Dating website OKCupid has come under the spotlight from a mental health charity for an "offensive" question about whether people with a low IQ should be allowed to procreate. OKCupid asked potential daters to answer a series of questions to help them better match with other users.
Campaigner, Ciara Lawrence, slammed the website in an post entitled 'Not ok cupid' where she wrote about how she felt "disgusted" when OKCupid asked the question "Would the world be a better place if people with low IQs were not allowed to reproduce?" as part of their questionnaire to better match daters.
"I don't get why that should even be a question!" said Lawrence, who herself has a learning disability, before saying that one day she too may want children with her husband. Lawrence set up a petition in which she describes the question as "inappropriate, offensive and discriminatory".
"A learning disability is defined as a reduced intellectual ability, not a reduced parenting ability" said Lawrence. The petition has so far garnered over 2,000 signatures asking OKCupid "to immediately remove the question and apologise for any offence it has caused".
Along with the question about people with a 'low IQ', OKCupid's matching questionnaire asks a number of other potentially contentious questions. One question asks: "Do you have a problem with racist jokes?" to which the user answers simply yes or no.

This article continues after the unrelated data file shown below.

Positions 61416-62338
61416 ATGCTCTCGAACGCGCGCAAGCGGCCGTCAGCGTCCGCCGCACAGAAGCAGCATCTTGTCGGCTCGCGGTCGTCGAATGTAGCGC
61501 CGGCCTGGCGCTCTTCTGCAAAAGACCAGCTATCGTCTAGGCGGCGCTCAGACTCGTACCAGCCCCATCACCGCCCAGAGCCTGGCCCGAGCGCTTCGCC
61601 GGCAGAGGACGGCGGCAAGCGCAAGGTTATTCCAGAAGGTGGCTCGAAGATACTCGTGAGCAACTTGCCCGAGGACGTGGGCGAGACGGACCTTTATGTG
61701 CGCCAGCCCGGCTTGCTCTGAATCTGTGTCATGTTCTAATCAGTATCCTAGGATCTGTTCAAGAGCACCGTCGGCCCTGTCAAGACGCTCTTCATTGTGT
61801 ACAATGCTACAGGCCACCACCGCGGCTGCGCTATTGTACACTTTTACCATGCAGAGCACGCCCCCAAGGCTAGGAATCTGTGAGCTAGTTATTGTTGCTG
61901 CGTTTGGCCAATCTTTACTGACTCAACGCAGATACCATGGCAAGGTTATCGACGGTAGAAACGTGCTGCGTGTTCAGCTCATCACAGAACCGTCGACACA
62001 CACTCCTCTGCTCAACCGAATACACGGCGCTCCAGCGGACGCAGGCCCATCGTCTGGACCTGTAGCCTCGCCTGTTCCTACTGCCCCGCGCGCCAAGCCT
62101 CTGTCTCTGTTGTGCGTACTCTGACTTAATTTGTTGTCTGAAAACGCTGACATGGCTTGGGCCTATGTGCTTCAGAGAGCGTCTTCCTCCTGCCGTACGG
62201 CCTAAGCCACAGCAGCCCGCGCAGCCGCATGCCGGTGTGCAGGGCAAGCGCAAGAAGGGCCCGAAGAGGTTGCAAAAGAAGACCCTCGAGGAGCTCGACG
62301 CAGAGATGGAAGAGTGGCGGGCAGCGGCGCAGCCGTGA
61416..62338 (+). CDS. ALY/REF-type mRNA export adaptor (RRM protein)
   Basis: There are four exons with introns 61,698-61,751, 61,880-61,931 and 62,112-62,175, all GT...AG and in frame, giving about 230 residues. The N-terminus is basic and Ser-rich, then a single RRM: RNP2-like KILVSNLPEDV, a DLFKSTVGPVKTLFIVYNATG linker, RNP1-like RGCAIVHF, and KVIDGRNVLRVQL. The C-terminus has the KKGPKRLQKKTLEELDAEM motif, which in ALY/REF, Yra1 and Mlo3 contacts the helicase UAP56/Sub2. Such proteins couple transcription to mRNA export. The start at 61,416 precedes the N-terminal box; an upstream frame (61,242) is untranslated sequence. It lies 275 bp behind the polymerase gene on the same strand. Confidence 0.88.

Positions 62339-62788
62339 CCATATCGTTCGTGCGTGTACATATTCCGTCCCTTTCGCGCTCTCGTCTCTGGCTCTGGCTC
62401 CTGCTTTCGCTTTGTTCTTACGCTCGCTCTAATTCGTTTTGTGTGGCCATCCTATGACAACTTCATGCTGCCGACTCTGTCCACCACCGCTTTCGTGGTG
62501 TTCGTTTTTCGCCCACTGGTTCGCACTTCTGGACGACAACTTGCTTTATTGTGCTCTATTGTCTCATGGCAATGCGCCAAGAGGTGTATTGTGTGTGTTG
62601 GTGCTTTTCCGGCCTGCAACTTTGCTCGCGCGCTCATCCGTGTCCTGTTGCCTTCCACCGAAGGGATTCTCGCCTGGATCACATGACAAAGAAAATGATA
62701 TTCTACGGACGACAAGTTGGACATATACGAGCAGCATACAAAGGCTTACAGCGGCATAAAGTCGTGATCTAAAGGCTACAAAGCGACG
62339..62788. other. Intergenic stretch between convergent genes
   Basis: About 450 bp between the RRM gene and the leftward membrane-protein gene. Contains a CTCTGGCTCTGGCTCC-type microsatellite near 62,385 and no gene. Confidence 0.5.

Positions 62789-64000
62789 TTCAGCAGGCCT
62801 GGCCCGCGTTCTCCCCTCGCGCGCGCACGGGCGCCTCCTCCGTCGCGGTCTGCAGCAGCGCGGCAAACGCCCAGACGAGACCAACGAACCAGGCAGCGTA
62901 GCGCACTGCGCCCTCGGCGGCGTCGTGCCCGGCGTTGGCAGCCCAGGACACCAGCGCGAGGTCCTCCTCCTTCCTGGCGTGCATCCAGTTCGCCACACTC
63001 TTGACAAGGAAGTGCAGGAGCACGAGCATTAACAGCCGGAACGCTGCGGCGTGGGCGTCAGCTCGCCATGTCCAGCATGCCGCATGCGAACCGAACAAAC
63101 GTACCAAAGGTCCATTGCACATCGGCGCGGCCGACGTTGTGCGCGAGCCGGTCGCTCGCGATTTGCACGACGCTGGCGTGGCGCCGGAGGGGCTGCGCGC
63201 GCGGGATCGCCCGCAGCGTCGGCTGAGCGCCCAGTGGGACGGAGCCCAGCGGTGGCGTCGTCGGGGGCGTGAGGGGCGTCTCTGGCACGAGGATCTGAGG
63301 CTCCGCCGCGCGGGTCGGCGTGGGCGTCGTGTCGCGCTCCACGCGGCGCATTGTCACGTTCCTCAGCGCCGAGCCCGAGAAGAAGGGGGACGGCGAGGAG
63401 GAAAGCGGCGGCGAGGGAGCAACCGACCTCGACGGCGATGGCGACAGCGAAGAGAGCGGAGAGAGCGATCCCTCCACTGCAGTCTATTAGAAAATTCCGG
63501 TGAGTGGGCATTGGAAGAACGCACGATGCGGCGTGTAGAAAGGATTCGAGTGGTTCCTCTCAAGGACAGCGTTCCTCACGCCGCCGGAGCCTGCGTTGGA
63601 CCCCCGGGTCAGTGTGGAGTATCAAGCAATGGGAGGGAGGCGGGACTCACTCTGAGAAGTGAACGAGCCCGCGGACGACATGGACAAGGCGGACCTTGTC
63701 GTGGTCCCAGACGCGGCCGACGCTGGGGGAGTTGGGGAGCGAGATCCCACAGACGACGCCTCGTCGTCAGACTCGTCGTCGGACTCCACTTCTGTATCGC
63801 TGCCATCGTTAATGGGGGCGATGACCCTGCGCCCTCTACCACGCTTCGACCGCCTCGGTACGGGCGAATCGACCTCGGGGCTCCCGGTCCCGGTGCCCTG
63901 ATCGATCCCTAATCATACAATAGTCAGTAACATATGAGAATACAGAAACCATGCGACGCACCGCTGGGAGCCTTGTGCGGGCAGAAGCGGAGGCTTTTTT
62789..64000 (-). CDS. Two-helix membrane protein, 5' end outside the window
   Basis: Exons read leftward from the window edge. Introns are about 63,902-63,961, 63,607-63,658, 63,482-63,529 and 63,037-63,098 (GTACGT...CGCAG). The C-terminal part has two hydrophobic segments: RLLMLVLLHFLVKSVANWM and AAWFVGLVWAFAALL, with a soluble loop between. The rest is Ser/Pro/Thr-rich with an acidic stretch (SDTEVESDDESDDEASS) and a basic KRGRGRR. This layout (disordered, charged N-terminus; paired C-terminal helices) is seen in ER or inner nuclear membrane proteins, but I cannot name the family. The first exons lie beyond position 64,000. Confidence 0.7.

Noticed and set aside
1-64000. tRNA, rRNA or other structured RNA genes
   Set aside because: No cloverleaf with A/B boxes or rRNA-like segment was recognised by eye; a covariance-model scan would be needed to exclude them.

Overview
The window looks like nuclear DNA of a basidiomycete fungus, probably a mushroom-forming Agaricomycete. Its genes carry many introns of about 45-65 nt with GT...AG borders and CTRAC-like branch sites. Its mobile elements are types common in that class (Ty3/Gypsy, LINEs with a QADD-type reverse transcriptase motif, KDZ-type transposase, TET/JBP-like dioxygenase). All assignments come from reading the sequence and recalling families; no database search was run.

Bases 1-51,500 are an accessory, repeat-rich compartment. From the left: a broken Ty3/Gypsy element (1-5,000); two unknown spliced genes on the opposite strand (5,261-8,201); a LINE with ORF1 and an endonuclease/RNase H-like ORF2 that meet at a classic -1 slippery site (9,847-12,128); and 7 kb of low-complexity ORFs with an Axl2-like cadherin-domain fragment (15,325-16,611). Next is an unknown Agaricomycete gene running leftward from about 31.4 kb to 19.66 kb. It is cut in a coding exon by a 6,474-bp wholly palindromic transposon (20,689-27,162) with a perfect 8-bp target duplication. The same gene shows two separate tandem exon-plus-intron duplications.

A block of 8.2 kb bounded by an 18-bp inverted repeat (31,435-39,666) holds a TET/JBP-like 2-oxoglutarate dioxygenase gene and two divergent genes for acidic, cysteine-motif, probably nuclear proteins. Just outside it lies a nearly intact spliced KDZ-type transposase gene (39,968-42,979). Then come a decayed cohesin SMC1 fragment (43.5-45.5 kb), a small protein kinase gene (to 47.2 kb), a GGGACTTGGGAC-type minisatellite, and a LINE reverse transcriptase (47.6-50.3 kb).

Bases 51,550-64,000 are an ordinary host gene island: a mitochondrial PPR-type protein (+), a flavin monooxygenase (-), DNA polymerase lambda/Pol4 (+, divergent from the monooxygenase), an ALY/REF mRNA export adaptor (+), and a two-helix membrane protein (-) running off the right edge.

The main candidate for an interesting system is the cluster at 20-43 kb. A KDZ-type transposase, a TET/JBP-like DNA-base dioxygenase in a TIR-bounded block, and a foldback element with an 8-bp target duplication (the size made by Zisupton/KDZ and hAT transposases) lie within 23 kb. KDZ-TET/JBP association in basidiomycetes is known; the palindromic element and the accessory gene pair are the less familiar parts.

Another asks whether users would "strongly prefer" to date someone of their own race or skin colour. While one asks whether the user would consider dating someone who had "vocalised a strong negative bias toward a certain race of people?" to which users can answer yes, no or "it depends on which race".
Alongside questions about race, another question noticed by IBTimes UK asked users 'Which is worse: starving children or abused animals?" to which users can choose one of the two options or say that "both are good" or"they are equally bad".
OKCupid responded to Lawrence's call with a statement saying: "Our question system is designed to help potential matches understand the interests and values of other users. Questions range from mundane to provocative and they specifically allow you to determine your potential compatibility with someone else and to avoid people whose viewpoints you strongly disagree with."